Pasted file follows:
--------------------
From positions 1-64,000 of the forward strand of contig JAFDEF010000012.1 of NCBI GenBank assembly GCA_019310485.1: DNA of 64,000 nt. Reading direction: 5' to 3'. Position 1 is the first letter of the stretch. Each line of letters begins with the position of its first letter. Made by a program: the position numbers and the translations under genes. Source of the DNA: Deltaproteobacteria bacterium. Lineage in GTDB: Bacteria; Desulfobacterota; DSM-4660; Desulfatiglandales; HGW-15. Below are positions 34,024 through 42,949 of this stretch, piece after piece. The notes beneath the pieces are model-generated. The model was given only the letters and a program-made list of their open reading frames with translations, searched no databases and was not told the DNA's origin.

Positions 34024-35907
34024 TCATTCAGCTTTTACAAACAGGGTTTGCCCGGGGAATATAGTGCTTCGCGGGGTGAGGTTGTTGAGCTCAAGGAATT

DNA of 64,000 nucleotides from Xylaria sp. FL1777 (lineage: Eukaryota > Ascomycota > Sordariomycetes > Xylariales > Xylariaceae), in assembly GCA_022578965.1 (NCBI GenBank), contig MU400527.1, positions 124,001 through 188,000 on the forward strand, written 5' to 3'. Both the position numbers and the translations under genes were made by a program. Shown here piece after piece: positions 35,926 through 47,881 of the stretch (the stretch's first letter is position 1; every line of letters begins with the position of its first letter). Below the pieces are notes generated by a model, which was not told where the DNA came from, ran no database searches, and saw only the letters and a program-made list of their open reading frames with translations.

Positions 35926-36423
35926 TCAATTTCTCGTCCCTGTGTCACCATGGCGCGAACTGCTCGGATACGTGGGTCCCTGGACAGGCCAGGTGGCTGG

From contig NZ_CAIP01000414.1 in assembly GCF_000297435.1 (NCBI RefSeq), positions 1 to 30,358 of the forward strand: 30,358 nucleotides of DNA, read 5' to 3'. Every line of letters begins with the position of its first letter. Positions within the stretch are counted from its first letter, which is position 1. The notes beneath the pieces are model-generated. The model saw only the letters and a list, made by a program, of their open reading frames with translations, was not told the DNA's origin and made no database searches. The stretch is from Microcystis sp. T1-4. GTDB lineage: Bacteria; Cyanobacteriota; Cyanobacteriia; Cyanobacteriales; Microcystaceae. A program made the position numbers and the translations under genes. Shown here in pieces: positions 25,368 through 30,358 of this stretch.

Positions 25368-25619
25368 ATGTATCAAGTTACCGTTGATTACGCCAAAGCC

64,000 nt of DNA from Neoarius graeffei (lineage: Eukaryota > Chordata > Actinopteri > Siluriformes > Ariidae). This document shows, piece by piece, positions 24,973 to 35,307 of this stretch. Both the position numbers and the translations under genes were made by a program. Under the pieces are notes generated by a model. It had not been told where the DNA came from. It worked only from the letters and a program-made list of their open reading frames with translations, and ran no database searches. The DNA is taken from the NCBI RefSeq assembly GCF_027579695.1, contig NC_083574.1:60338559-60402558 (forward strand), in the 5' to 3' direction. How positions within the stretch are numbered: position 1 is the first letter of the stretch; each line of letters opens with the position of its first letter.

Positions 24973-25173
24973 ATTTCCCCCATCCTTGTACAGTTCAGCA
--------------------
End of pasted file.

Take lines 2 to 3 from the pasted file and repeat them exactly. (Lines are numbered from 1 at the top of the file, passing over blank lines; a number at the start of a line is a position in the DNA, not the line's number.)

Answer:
Positions 34024-35907
34024 TCATTCAGCTTTTACAAACAGGGTTTGCCCGGGGAATATAGTGCTTCGCGGGGTGAGGTTGTTGAGCTCAAGGAATT